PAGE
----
Wednesday, February 04, 2009

Fear, loathing and collective panic

As the 'wildcat' strikes continue, here's a few links to make sense of what's going on.

Johann Hari's analysis in the Independent finds us nodding in agreement. Like we said on Sunday, it's not the bankers who are being pilloried, and nor are the "market fundamentalists", the tax avoiders or the greedy corporations. "No", says Hari, "It is a few immigrant workers, living in hostels. They are the only people who have seen a British protester outside their door in this depression."

Ministry of Truth confirms what everyone suspected. Don't trust the 'British Wildcats' website as it's a front for the BNP. Take a look and it'll dawn on you within seconds.

Unite clarify their position on the strikes, proposing a three-point plan which would include "an investigation into the practices of contractors and subcontactors in the engineering and construction industry".

A Very Public Sociologist argues that, in spite of the danger raised by chauvinistic slogans, "it is the job of socialists to intervene with our arguments", and resolve the strikes "in a positive directions".

Quite an uphill task. Because at the Daily Mail they're manipulating the dispute like there was no tomorrow. They know the foreign workers at Total are going to be shipped back at the end of their temporary contract, yet their headline reads "PAYING THE PRICE FOR DROPPING OUR GUARD ON IMMIGRATION". Hear, hear. Immigration. In the Daily Mail.

Back to reality, Polly Toynbee in the Guardian takes a swipe at the unions for not standing up for "the casualised and the contracted out" while "displacement of jobs and depression of wages has been happening all decade among the cleaners, carers, caterers and agency workers, many of them women". New Labour were no better, perpetrating the myth that "globalisation is good" - except, only for those at the top. "In the last few good years official figures show that 80% of earners saw very little real extra growth, with most winners in the top 10%", she writes.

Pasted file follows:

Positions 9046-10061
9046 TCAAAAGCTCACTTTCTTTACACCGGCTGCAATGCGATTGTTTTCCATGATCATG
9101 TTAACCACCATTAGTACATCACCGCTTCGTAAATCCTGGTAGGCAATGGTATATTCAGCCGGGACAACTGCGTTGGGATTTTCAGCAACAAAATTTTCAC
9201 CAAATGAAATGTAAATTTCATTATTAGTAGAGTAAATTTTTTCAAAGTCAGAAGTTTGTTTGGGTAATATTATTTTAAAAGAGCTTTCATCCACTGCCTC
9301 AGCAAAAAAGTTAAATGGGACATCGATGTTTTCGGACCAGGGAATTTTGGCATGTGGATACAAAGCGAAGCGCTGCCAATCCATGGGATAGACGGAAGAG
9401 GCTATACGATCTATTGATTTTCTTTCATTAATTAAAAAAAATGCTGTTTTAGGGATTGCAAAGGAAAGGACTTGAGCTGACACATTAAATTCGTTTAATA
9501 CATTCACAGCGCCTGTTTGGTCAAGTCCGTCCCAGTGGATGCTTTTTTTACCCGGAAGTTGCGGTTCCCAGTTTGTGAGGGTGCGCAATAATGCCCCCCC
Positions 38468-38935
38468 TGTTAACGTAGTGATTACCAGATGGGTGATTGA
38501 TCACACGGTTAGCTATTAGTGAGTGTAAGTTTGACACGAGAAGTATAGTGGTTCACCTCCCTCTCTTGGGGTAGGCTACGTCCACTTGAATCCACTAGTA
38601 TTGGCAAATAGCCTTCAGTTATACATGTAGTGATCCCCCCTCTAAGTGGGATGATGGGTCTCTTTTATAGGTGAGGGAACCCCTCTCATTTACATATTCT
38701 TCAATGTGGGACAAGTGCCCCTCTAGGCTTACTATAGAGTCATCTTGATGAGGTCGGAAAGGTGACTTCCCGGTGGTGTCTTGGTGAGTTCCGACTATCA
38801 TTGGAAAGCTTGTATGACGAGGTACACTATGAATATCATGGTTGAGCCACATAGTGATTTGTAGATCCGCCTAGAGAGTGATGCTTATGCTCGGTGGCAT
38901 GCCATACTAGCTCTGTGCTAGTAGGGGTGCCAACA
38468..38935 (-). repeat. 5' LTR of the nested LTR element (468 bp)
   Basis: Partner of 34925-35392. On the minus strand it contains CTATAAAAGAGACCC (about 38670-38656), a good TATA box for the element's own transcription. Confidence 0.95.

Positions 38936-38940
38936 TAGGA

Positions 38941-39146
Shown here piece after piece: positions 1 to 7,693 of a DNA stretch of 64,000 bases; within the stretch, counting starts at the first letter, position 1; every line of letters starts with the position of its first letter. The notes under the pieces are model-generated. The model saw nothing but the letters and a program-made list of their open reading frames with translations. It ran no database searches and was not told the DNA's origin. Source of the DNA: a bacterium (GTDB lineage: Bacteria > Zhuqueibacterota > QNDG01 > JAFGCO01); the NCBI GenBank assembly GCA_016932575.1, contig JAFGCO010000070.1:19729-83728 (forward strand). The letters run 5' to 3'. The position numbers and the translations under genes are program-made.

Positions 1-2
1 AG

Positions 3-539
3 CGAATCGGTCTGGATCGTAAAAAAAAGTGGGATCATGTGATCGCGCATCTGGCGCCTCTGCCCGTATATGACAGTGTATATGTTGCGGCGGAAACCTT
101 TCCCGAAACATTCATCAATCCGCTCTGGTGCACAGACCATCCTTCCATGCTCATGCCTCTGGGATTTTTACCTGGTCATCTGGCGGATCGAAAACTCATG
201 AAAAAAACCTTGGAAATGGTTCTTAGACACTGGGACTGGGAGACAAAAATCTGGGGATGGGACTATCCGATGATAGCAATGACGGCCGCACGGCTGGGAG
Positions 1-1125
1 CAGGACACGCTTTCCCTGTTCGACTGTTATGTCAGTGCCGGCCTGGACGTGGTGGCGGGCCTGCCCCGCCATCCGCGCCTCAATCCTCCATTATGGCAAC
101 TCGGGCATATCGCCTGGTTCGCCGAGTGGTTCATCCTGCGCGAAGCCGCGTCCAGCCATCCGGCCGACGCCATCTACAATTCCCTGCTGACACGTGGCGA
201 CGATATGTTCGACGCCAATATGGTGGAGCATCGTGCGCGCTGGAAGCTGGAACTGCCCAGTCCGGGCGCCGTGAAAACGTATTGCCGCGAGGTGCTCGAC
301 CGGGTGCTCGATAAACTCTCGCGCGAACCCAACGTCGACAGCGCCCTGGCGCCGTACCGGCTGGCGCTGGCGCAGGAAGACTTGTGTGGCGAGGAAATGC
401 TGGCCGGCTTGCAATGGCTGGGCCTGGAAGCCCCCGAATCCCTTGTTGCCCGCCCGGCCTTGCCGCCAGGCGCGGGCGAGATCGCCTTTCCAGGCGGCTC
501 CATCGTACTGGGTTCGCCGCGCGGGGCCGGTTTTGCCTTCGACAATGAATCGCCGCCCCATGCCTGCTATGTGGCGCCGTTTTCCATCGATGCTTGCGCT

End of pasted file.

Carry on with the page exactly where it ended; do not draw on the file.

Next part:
George Galloway knows best of course. In his words, "despite attempts to confuse and misreport, the wildcat walkouts [are] about decent jobs, available to all". Have you seen any banners saying that though? Because so far it's been a load of "British this and British that". But if you have photographic evidence that what we're writing is bollocks, please do come forward.

In the meantime, fair play -for once- to London Mayor Boris Johnson for not trying to score cheap political points. In an article for the Telegraph, he asks: "How would we feel if some of the hundreds of superb British engineering consultancies were suddenly told that they were not welcome in China, or Italy?", adding: "what kind of British industry do the protectionists think would emerge? Some sort of crazy autarkic system in which we tried to substitute imports with home-made PlayStations and home-made shoes and brassieres once again produced in the cotton mills of Lancashire?"

David Aaronovitch in The Times dubs it "Fabricated fear and loathing in Lincolnshire", adding that the strikes were "based on half-truths and distasteful protectionism". Sue Carroll in the Mirror is an example. "Italian and Portuguese labour continues to be hired on the cheap.", she writes. It's false. They are being paid the same.

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